|MadSci Network: Science History|
I think that the answer to the previous question was meant to give the reader a glimpse at the development of internal cardiac pacing. Based solely on patents, there is no real controversy over who invented the pacemaker.
Canadian, John Hopps invented the first external cardiac pacemaker. Hopps was trained as an electrical engineer at the University of Manitoba and joined the National Research Council in 1941, where he conducted research on hypothermia. While experimenting with radio frequency heating to restore body temperature, Hopps made an unexpected discovery: if a heart stopped beating due to cooling, it could be started again by artificial stimulation using mechanical or electric means. This lead to Hopps' invention of the world's first cardiac pacemaker in 1950. His device was far too large to be implanted inside of the human body (Source: National Reseach Council of Canada http://www.nrc-cnrc.gc.ca/education/sti- inno_pacemaker_e.html)
American, Wilson Greabatch invented the first internal cardiac pacemaker. After earning a BS (Cornell) and MSEE (University of Buffalo), and after serving with the Navy in World War II, Wilson Greatbatch began working in medical research. Greatbatch was building an oscillator to record heart sounds. When he accidentally installed a resistor with the wrong resistance into the unit, it began to give off a steady electrical pulse. Greatbatch realized that the small device could be used to regulate the human heart. After two years of refinements, he had hand-crafted the world's first successful implantable pacemaker (patent #3,057,356). Until that time, the apparatus used to regulate heartbeat was the size of a television set, and painful to use. Greatbatch later went one step further, inventing a corrosion-free lithium battery to power the pacemaker. All told, his pacemakers and batteries have improved and saved the lives of millions of persons worldwide. Thus in 1985 the National Society of Professional Engineers named Greatbatch's invention one of the ten greatest engineering contributions to society of the last 50 years. (Source: National Inventors Hall of Fame http://www.invent.org/ha ll_of_fame/70.html)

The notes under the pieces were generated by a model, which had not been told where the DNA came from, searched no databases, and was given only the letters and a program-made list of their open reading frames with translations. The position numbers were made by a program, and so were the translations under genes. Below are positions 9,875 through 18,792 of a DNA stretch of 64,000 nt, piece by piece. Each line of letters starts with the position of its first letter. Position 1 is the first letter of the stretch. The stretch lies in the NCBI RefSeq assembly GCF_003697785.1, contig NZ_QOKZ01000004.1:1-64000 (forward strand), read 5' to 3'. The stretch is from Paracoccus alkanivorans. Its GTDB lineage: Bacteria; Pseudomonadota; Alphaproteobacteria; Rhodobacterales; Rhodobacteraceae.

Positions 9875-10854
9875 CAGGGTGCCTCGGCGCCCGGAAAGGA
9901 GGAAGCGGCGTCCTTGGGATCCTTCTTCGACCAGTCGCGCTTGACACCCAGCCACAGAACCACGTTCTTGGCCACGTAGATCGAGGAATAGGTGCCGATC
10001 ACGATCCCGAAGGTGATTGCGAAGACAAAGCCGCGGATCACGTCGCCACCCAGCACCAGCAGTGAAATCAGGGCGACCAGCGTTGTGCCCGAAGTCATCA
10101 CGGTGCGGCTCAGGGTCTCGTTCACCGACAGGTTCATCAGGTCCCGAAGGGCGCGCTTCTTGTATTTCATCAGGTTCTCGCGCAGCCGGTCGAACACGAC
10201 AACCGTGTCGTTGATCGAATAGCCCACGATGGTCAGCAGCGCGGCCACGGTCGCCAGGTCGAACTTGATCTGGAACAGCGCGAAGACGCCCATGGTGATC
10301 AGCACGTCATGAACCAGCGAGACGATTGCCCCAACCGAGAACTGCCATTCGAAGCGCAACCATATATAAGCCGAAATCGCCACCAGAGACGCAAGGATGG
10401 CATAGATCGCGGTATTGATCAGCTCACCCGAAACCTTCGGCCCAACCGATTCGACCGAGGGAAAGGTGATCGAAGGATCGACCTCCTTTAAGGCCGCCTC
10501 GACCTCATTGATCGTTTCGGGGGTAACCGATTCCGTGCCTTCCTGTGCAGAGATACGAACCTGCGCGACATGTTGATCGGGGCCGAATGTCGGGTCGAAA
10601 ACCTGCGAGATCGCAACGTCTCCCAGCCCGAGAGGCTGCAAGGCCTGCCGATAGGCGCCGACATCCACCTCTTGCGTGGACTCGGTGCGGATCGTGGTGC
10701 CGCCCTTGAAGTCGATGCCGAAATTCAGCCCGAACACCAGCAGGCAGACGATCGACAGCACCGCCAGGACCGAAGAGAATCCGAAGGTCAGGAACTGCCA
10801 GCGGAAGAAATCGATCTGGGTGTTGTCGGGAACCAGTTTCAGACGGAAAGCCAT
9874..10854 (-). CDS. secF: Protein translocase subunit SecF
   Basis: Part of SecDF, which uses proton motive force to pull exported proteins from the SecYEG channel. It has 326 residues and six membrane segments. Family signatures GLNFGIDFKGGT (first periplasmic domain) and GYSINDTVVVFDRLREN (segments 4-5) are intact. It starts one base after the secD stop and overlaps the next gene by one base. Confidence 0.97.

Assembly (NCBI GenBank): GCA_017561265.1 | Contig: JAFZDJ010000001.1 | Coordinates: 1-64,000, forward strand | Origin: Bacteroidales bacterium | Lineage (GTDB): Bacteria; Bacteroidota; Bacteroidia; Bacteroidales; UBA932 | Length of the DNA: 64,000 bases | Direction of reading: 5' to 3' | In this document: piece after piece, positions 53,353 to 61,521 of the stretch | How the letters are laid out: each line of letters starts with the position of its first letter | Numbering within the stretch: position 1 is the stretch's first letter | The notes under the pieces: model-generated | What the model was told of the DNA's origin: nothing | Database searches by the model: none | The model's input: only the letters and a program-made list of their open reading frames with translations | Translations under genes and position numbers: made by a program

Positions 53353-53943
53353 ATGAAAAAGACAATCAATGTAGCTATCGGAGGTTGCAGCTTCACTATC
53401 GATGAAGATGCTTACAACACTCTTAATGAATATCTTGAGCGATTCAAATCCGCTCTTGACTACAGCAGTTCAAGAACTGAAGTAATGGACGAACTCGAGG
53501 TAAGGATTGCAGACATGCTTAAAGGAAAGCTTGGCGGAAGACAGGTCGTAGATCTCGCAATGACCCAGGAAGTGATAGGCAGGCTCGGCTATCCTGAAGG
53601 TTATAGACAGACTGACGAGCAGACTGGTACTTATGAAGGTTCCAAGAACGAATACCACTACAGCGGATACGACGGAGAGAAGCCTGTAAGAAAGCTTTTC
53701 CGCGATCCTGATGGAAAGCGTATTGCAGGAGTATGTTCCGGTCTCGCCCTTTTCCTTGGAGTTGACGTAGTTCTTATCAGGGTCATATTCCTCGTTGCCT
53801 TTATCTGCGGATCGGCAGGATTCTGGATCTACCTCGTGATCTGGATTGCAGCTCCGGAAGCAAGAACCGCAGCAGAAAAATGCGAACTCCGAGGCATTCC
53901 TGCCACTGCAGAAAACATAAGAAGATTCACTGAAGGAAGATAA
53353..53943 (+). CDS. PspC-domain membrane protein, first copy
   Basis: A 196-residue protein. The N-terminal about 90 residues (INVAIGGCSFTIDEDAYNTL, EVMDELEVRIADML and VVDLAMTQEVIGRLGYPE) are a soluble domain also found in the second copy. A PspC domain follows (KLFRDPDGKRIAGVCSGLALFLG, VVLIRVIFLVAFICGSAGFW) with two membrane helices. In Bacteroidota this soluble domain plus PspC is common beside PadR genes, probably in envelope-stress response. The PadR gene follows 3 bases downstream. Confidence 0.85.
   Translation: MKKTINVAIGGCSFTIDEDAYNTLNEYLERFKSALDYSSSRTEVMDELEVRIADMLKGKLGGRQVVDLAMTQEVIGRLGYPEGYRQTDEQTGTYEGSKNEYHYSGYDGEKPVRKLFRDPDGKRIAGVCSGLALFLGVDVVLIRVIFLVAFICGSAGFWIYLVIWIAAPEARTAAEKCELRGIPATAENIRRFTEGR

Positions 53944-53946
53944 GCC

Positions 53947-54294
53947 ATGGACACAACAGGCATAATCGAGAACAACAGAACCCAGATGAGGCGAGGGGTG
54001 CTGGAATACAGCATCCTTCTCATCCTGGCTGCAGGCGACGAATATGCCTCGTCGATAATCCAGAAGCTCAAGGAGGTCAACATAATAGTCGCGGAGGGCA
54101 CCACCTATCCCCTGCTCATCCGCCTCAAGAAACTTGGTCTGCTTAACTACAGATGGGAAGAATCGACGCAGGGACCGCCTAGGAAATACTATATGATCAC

As for the United States being the center of the universe, that is true. Of course, Canada is also the center of the universe. No matter where you are in the universe it appears to expand from your position. (Source: http://www.ex ploratorium.edu/hubble/tools/center.html)
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